The Latest: WH records show 3 vehicle incidents for Jackson

The Associated Press
The Associated Press

WASHINGTON (AP) — The Latest on Ronny Jackson’s withdrawal from consideration for Veterans Affairs Secretary (all times local):

6:10 p.m.

White House records show embattled former Veterans Affairs nominee Ronny Jackson was in three incidents in government vehicles in the last five years, but none involved the use of alcohol and he was not found at fault.

The records also say the White House medical unit Jackson ran successfully passed regular controlled substance audits. The Associated Press reviewed the documents Friday. They were the result of an internal White House review of allegations raised against Jackson during his brief confirmation process.

Jackson withdrew his nomination Thursday after allegations by current and former colleagues raised questions about his prescribing practices, leadership ability and possible drunkenness on the job. Democratic Sen. Jon Tester’s office collected the allegations.

The White House says the records disprove those allegations. Tester’s office said it could not comment until it knew more about the White House records.


2:45 p.m.

President Donald Trump is calling White House doctor Ronny Jackson an “American hero” a day after Jackson withdrew from consideration for Veterans Affairs secretary in the wake of allegations about his conduct.

Trump says during a joint press conference with German Chancellor Angela Merkel that Jackson is “a great doctor” and “a great admiral” and says he thinks the allegations are “an absolute disgrace.”

And he’s comparing Jackson’s situation to his own, saying he has been a victim of a false Russia collusion smear campaign.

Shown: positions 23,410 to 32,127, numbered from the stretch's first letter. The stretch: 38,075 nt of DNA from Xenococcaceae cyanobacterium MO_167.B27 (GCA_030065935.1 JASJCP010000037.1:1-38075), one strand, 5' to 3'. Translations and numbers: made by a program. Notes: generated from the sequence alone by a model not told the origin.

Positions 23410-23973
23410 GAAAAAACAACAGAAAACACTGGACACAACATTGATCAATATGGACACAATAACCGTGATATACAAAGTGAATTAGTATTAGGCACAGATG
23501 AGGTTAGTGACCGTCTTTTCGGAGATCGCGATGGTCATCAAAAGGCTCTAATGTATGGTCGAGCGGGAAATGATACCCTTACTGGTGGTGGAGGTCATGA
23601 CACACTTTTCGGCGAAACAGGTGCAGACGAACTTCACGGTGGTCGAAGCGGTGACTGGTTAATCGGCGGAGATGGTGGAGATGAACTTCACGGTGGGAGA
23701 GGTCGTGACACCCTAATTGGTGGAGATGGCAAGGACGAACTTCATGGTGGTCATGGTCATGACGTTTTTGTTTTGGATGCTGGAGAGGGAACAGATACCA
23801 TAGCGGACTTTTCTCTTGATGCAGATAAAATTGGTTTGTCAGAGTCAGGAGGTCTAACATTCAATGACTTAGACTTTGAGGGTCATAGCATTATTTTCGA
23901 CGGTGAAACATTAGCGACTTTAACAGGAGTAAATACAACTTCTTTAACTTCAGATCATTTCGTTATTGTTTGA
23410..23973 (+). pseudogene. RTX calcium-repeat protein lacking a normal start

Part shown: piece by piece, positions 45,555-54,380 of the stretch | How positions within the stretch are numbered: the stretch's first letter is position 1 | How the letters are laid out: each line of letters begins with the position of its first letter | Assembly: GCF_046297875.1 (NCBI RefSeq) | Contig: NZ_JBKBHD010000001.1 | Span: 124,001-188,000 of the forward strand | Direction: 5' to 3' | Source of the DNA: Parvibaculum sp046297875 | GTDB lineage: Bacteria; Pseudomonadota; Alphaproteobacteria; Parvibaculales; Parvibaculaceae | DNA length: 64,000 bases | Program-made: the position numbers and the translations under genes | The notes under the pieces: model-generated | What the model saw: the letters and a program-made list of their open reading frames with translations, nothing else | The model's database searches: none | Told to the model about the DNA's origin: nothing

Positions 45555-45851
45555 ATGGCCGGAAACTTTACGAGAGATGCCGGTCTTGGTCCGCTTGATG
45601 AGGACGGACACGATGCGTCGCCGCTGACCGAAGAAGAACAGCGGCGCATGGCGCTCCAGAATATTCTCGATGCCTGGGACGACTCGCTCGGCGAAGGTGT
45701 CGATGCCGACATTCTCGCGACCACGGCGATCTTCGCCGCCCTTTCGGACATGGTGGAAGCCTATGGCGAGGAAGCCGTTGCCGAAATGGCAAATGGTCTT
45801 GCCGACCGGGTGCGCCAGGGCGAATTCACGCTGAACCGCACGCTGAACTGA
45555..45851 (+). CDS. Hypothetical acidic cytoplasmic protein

Trump also says he called Jackson earlier Friday and told him that he’s an American hero “in a very big way.”

Trump says that despite what happened with Jackson, many people are interested in the VA job. He says that includes “some very political people” who might handle things differently.


1:30 p.m.

The U.S. Secret Service says it has no evidence to support an allegation that its personnel intervened to prevent White House doctor Ronny Jackson from disturbing former President Barack Obama during a foreign trip in 2015.

The Secret Service says it has conducted a “thorough review” of internal documents related to Obama’s foreign trips in 2015 and interviewed people who were present.

They say they’ve found “no information that would indicate the allegation is accurate” and no record of any incident involving Jackson.

CNN reported allegations that Jackson drunkenly banged on the hotel room door of a female employee and that Secret Service personnel intervened out of concern he would wake Obama.

Jackson withdrew Thursday from being considered to lead the Department of Veterans Affairs amid a slew of allegations.


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